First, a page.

Since the beginning of 2017, the Islanders have had six different captains
Kumar Sangakkara hopes Sri Lanka can somehow overcome their "chaotic" build-up to the World Cup thanks to new captain Dimuth Karunaratne's "lack of baggage".
The 1996 champions head into this year's edition in England, which starts next week, having lost eight of their last nine one-day internationals — with the lone win in that run Tuesday's rain-affected victory over Scotland, a non-Test nation who have not qualified for the World Cup.
"It's been quite chaotic, both in terms of continuity in selection and giving players a very good, consistent run in the team, which is essential for confidence," former Sri Lanka captain Sangakkara said at Lord's on Thursday.
"If it's a constant change and churn, where you're always looking over your shoulder trying to safeguard your position, rather than trying to execute team strategy, I think that becomes a big problem," added Sri Lanka great Sangakkara, a member of the sides beaten in the 2007 and 2011 World Cup finals by Australia and India respectively.
Since the beginning of 2017, Sri Lanka have had six different captains, the most recent of whom is Test opener Karunaratne.
A leading batsman in the five-day game, Karunaratne had not been part of Sri Lanka's ODI set-up since the 2015 edition, largely because of his low scoring rate in white-ball cricket.
"Dimuth Karunaratne is a very capable player, technically very sound, has been very successful in Test cricket over the last two years," said Sangakkara himself an outstanding Test batsman — the 41-year-old scored over 12,000 runs at an average of nearly 58, including 38 hundreds in the format. "With two new balls (in use in ODIs), the ability of someone to anchor the innings, to bat through a long period, is going to be very important."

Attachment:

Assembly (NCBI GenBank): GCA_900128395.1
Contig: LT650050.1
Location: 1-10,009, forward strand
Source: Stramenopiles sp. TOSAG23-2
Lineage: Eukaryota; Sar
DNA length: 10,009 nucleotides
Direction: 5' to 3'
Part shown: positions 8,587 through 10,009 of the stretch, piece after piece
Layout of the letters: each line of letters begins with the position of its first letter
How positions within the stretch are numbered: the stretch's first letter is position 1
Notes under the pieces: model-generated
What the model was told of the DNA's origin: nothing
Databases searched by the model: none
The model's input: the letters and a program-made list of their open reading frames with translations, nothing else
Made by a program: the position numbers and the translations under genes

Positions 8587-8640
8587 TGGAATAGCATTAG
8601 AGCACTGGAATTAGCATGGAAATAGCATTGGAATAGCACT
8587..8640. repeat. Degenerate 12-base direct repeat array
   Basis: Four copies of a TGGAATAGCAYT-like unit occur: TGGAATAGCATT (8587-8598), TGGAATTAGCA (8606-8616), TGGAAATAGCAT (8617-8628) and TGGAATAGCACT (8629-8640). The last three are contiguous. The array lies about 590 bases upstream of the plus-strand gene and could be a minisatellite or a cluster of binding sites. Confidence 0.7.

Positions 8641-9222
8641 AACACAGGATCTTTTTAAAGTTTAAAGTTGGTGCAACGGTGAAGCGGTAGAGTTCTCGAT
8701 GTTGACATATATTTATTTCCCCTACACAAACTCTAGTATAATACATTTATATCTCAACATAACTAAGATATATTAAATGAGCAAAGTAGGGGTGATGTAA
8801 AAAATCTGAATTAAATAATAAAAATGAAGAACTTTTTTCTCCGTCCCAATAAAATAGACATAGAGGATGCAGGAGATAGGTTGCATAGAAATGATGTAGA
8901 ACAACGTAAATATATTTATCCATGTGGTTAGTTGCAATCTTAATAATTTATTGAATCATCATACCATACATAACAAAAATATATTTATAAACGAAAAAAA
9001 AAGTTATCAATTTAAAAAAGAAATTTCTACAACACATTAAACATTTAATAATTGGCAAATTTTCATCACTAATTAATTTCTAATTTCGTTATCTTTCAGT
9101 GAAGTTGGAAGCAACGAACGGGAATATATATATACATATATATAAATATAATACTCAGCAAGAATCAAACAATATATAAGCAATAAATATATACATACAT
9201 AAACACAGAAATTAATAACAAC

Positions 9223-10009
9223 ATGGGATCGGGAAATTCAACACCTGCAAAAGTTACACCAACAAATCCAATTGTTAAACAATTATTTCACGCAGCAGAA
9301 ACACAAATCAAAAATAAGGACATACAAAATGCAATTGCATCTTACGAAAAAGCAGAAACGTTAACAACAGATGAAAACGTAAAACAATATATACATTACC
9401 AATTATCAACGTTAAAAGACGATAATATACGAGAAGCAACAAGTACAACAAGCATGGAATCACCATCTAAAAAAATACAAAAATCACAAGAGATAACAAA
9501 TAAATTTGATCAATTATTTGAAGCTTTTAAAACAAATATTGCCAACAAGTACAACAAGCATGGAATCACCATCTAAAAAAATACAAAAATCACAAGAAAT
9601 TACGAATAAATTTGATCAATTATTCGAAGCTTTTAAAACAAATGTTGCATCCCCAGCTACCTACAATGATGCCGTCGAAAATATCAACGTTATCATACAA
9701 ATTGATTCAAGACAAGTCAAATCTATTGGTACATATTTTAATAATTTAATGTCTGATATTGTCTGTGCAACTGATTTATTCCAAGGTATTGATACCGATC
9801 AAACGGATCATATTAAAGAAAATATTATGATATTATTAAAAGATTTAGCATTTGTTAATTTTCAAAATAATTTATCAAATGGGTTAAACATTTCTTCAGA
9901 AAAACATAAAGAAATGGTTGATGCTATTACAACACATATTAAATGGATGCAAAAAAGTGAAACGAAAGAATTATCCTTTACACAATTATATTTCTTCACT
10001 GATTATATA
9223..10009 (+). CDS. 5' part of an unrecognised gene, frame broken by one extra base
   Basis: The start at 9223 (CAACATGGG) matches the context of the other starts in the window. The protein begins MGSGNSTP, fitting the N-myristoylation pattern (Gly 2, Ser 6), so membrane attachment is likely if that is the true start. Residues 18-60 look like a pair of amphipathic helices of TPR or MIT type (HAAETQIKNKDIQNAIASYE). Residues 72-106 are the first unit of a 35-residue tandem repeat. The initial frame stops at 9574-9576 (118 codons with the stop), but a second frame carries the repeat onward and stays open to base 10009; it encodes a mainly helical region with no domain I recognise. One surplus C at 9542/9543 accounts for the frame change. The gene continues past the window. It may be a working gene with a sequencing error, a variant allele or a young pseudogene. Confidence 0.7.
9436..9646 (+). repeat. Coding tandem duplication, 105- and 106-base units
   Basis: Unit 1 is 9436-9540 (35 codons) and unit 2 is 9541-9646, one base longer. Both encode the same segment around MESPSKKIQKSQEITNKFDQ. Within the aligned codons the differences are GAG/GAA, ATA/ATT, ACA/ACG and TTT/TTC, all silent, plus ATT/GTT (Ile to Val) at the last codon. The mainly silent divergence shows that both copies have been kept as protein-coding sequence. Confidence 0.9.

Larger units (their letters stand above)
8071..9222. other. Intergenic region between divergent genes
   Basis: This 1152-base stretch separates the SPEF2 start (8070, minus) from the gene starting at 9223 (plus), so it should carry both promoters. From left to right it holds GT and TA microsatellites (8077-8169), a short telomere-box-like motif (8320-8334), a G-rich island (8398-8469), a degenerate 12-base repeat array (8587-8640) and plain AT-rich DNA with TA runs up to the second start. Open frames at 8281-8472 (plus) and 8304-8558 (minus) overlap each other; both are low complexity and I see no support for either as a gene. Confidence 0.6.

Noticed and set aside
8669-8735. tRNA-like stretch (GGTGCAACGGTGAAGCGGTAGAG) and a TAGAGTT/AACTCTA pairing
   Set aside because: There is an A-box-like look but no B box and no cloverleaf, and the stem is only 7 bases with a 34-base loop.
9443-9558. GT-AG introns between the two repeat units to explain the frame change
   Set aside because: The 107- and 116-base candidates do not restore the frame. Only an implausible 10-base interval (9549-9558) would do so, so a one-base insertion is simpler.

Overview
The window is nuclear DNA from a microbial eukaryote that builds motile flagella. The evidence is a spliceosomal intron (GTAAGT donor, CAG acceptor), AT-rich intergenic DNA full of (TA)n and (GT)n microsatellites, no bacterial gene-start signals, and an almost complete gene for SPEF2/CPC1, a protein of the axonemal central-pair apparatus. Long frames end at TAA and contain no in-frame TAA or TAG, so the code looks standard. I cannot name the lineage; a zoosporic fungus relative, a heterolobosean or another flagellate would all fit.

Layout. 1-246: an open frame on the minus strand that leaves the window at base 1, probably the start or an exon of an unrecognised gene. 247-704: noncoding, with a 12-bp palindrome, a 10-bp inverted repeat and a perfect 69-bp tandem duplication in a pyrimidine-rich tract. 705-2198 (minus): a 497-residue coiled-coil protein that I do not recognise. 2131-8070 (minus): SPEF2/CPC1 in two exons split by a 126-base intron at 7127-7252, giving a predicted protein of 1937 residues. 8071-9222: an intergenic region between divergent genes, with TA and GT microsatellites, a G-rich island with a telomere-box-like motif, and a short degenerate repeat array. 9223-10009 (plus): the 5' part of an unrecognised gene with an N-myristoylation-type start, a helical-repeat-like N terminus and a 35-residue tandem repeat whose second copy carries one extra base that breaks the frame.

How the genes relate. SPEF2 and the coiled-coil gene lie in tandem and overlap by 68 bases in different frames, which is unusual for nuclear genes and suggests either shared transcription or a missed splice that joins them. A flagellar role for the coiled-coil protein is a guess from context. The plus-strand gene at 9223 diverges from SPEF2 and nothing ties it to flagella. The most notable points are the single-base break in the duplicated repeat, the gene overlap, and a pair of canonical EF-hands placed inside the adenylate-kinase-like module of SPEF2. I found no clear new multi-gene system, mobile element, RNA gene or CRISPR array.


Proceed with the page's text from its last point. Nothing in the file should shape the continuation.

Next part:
Sangakkara said Karunaratne's lack of ODI cricket in recent years could yet be of benefit to Sri Lanka.
"With Karunaratne coming in now as a fresh face and fresh captain, it could actually help the team.He doesn't come in with the baggage of being part of a set-up that for the last two-and-a-half years have had a lot of issues. He won't have partisanship in terms of how he wants to play or who he wants in the side," he said.
Sangakkara will become the first non-British president in the 232-year history of Marylebone Cricket Club (MCC), the owners of Lord's and the guardians of the sport's laws, when his 12-month stint begins in October.
By tradition, the MCC president nominates his successor.
But Sangakkara, who will be an unusually young holder of the post, said he had no idea of what might happen when he met with current president Anthony Wreford, a businessman and cricket administrator, during England's tour of Sri Lanka last year.
"It is a great honour. I had dinner with Anthony during the England tour of Sri Lanka, I had no clue why," recalled Sangakkara, who had previously served on MCC's world cricket committee. "It was a lovely meal and a lovely conversation then in late January he called me and, in all secrecy, said 'I would like to ask you something" and this is how this all came about."